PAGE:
About this project
This is my personal photography website built using the Hugo static site generator.
I had a trove of photos that I had taken over a large number of years. I wanted to put them on my own website, which would focus on delivering crisp and clear images for all devices.
My preference was to move away from existing image hosting services such as Instagram, Flickr and Facebook. While it is easier to disseminate content on some of these platforms, I wanted to create something what was open and free for everybody to use.
Project planning and development
I set about creating my own Photography website to fulfill the following requirements:
- Content should load as quickly as possible on all devices. I used the HTML
<picture>element to deliver responsive images.
- Art direction is important for showing grouped images of different aspect ratios in the best possible way. I wanted to experiment with CSS grid layout, so this was a perfect opportunity for me to try it out.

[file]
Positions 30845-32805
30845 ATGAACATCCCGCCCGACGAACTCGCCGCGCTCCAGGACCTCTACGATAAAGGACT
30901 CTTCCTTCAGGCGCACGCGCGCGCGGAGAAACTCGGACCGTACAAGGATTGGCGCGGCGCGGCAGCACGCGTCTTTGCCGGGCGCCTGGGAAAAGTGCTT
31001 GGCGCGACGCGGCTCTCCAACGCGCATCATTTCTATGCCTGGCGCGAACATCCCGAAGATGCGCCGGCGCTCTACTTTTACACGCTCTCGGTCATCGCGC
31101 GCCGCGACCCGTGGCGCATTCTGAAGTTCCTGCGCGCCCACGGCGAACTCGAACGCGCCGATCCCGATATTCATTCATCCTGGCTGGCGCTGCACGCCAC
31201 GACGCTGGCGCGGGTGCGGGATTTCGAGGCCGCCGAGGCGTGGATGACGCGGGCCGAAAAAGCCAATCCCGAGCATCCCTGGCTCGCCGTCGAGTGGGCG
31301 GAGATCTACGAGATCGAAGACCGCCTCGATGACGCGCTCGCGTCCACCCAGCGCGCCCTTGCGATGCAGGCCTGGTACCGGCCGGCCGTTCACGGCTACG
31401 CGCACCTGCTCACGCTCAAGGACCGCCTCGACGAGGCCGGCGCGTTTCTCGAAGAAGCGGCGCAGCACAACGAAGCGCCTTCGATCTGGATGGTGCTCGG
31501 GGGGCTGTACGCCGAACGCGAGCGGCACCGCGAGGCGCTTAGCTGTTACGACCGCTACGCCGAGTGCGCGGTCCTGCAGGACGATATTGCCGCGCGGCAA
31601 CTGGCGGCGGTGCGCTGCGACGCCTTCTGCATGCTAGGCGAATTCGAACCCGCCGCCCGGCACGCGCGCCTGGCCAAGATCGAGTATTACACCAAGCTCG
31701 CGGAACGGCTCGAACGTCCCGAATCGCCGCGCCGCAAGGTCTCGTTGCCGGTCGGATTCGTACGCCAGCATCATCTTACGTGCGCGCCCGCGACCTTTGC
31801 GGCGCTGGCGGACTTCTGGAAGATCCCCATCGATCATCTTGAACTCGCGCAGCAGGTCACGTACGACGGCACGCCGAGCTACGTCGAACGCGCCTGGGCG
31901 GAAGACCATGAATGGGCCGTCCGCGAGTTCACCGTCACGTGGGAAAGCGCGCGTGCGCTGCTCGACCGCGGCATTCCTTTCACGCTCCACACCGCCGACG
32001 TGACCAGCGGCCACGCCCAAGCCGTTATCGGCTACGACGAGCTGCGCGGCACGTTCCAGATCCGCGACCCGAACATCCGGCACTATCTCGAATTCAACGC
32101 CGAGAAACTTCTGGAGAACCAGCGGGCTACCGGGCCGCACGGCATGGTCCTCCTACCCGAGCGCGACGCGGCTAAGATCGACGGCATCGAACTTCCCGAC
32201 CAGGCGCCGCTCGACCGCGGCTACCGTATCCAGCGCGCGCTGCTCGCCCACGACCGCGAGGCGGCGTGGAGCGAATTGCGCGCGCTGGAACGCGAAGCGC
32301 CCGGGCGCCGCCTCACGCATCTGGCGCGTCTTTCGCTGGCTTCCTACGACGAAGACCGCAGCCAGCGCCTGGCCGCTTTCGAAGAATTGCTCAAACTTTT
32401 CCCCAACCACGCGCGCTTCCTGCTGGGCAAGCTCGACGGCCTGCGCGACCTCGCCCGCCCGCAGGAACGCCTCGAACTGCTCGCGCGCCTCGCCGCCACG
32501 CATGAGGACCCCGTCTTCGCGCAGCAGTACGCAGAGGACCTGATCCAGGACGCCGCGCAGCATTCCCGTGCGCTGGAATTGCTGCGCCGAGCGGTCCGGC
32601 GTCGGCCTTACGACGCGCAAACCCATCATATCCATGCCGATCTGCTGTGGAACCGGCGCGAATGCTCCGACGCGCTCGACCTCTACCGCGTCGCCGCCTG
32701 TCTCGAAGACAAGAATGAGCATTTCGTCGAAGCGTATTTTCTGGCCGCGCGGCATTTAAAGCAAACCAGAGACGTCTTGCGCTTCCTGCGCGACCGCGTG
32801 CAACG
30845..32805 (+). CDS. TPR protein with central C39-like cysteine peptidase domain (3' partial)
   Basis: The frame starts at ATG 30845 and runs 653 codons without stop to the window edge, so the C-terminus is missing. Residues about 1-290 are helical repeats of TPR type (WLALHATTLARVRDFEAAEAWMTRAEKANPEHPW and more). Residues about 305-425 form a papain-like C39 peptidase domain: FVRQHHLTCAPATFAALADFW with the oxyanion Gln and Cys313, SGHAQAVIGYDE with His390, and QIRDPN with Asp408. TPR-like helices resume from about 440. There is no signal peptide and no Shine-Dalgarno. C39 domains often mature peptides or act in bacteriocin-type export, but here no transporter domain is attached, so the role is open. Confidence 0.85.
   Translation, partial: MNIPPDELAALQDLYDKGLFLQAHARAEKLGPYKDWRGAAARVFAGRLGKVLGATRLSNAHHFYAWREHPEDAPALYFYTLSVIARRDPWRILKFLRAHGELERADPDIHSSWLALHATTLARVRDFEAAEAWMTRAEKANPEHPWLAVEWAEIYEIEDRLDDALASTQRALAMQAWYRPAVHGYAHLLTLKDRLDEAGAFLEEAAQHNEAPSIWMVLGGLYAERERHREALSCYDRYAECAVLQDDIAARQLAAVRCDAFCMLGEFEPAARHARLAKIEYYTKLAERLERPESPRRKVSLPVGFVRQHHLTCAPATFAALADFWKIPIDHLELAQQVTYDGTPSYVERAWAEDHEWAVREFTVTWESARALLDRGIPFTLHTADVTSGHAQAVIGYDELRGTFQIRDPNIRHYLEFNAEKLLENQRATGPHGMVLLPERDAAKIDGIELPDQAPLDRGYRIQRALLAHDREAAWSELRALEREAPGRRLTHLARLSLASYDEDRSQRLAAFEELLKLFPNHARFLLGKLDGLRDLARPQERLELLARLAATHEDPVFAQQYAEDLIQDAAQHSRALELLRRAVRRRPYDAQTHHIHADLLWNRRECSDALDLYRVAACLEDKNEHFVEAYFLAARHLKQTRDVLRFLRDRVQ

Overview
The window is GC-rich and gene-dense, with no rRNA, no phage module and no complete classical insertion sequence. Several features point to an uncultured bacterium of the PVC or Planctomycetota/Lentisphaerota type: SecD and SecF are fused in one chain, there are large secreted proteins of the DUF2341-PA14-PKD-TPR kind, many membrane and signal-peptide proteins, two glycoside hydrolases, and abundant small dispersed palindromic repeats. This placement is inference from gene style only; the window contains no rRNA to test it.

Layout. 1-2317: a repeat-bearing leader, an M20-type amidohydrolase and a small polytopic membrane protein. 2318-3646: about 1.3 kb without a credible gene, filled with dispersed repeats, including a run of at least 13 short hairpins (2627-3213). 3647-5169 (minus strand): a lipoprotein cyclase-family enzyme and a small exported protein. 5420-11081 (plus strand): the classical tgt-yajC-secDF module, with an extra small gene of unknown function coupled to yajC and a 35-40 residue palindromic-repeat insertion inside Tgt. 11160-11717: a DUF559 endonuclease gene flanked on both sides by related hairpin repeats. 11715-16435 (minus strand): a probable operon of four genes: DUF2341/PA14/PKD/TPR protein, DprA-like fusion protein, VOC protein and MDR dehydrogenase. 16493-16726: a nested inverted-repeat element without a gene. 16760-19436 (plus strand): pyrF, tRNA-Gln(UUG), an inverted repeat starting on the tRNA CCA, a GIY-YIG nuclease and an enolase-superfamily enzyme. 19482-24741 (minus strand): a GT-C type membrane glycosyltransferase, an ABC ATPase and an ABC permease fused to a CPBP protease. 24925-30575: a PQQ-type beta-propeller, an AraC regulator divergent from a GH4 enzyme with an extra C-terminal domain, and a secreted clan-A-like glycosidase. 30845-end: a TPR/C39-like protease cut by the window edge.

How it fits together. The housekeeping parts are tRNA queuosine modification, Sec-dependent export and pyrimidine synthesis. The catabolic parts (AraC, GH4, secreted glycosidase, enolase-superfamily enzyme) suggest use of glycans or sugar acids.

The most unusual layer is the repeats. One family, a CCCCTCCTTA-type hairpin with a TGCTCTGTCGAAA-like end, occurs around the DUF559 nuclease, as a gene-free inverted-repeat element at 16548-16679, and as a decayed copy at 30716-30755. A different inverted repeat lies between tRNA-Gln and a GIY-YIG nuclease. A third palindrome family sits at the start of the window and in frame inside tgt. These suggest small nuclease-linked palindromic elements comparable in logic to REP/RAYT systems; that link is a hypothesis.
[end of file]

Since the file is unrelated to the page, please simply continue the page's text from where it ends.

- I needed somewhere to host and process these images. I opted to use Cloudinary who provide an excellent API for delivering images in multiple sizes.
- I wanted to include the metadata for my images. Cloudinary also did an excellent job parsing and delivering this through their API.
Note: I have written about my experiences in building this site - see my blog post on Building Cinematt with CSS grid layout.
I needed to be able to fetch the image metadata from Cloudinary and format it in such a way that Hugo could pick it up as a content item for each of the 289 photos I had processed. I wrote a little tool to take care of this.
I took on this project to learn more about the CSS grid layout framework. Given that this is a very new technology, it doesn’t work in Internet Explorer (nor will it ever). MS Edge support is coming soon and the latest versions of all browsers support the framework.
There has also been some odd CSS behaviour. Safari on iOS crashed when I tried to reveal my responsive nagivation menu. This worked perfectly on all other devices, so I think it could be a bug in the Webkit rendering engine.